Innovation Beyond Apple

February 21, 2010

Apple Inc - Photo from my iBook
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By Les Berglass

Retail experiences, marketing platforms, partnerships are as important as new products.

When it comes to innovation, many executives in the consumer goods industry are chasing Apple. Who can blame them? While most retailers spent the holiday season slashing prices, Apple reported record earnings by enchanting audiences with iPhones. Now, as retailers try to re-engage consumers this year, executives are trying to replicate the “Apple thrill.”

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The State of Entrepreneurship

February 21, 2010

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by Carl J. Schramm, President and CEO, Ewing Marion Kauffman Foundation

We are meeting here today at a grave moment in our national economic life. The recession that began just over two years ago has taken a horrific toll on this country. Despite so-called “green shoots” that economists claim to see sprouting up around every corner, the recession continues to be all too real for fifteen million unemployed Americans, a number that worsened last month despite this incipient recovery. While there is no magic solution to this, I want to talk today about a possible answer.

Now, in the time it took for me to say those few sentences, one new company was founded in the United States, creating four new jobs. By the time I finish this speech, twenty new firms will have been started, creating roughly eighty new jobs. This is the hope and power of entrepreneurship—and while entrepreneurs are not the sought-after silver bullet, economic recovery will not happen without them.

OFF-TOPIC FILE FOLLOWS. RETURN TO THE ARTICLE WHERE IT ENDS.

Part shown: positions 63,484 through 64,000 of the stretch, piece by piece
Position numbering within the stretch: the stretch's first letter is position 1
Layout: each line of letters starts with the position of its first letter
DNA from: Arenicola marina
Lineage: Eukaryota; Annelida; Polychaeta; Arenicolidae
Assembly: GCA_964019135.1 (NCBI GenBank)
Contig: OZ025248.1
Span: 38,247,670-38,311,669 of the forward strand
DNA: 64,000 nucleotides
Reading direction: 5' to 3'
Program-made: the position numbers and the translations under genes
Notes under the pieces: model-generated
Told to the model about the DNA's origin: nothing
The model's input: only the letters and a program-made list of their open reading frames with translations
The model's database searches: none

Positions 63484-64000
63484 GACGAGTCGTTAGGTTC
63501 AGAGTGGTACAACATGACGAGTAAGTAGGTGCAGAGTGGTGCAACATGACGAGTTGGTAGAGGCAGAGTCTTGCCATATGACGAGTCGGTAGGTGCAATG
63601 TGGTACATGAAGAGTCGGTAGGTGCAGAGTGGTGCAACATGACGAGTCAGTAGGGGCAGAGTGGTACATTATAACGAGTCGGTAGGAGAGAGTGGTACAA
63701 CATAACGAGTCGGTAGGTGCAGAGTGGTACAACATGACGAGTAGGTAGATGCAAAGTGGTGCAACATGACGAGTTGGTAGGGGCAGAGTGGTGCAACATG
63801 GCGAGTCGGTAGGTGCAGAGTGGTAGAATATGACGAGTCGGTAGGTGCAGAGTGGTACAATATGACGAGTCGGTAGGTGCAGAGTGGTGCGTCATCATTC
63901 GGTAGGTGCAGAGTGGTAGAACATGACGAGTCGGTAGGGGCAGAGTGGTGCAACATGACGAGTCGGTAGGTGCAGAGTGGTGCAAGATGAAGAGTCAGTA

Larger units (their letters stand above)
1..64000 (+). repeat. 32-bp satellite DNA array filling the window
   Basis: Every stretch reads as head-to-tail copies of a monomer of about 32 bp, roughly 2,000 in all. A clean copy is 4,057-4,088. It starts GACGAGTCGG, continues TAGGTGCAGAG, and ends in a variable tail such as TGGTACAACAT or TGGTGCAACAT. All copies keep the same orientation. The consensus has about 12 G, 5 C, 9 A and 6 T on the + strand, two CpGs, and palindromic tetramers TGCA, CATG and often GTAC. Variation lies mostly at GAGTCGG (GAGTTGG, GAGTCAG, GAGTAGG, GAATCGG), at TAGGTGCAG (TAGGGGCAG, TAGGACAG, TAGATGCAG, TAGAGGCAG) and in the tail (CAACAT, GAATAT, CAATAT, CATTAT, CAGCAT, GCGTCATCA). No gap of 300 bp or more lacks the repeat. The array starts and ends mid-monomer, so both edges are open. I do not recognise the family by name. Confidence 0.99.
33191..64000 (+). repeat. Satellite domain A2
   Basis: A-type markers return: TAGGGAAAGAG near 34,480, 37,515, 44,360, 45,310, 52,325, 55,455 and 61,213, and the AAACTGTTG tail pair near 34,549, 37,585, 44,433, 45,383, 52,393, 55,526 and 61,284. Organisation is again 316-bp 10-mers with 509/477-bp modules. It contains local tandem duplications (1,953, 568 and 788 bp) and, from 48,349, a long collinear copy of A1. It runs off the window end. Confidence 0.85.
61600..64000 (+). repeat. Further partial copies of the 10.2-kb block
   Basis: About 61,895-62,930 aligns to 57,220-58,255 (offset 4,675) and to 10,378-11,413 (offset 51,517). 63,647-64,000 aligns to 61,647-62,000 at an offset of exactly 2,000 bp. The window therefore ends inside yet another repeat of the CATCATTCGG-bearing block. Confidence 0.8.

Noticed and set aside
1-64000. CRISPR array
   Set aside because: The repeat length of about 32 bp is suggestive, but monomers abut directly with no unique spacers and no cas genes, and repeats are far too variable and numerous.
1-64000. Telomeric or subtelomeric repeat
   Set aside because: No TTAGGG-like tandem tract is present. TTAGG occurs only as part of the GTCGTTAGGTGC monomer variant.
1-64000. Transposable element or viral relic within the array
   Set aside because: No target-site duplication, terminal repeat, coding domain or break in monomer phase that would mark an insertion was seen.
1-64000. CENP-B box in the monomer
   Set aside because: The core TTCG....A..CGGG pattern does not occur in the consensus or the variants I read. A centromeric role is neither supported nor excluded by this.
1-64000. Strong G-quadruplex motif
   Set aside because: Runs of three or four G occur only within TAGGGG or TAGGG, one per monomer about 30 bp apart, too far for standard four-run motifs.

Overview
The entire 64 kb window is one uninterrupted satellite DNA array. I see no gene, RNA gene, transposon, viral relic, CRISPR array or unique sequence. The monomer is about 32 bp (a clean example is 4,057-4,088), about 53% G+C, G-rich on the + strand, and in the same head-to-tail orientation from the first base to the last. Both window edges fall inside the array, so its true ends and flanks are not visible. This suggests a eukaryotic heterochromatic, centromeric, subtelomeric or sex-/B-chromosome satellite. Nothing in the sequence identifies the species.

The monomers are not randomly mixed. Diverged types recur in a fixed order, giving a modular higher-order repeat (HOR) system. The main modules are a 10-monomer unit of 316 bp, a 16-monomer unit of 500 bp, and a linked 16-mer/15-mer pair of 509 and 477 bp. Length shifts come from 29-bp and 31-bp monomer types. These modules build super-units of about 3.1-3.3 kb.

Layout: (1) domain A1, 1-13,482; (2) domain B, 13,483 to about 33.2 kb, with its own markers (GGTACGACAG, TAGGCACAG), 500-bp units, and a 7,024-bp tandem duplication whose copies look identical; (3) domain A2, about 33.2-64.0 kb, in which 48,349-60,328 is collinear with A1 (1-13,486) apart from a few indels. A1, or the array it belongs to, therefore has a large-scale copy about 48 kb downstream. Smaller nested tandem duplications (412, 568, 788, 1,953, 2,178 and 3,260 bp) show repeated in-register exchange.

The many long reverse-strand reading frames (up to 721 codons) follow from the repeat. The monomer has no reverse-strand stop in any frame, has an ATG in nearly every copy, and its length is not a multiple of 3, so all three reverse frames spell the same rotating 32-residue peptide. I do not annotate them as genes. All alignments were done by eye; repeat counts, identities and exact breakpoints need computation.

I approach this as an economist, a class of thinkers now notorious for their failure to foresee the financial crisis and recession, yet insistent on their ability to bring us out of it. But I also stand here as the president of a foundation, whose donor, Ewing Kauffman, appreciated the contributions entrepreneurs make to our economy and society.

Read the entire transcript of the State Of Entrepreneurship Address

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by Eric Almquist and Jason Lee
Most preference-rating tools are flawed because customers have a hard time articulating their true desires. To remedy that problem, companies need a way to help their customers sharpen the distinction between what’s “nice to have” and what they “gotta have.” Maximum Difference Scaling (or “Max Diff”) ratings ask customers to make explicit trade-offs, allowing their real preferences to emerge.

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by Hiroshi Makioka, Jean-Philippe Biragnet and Mike Booker

Driven by sophisticated consumers, Japanese companies are highly evolved as innovators. And they’ve been dealing with downturns since Japan’s financial crisis began in the 1990s. Demanding consumers and prolonged economic hard times have taught Japanese companies how to adapt, and some are emerging as winners.

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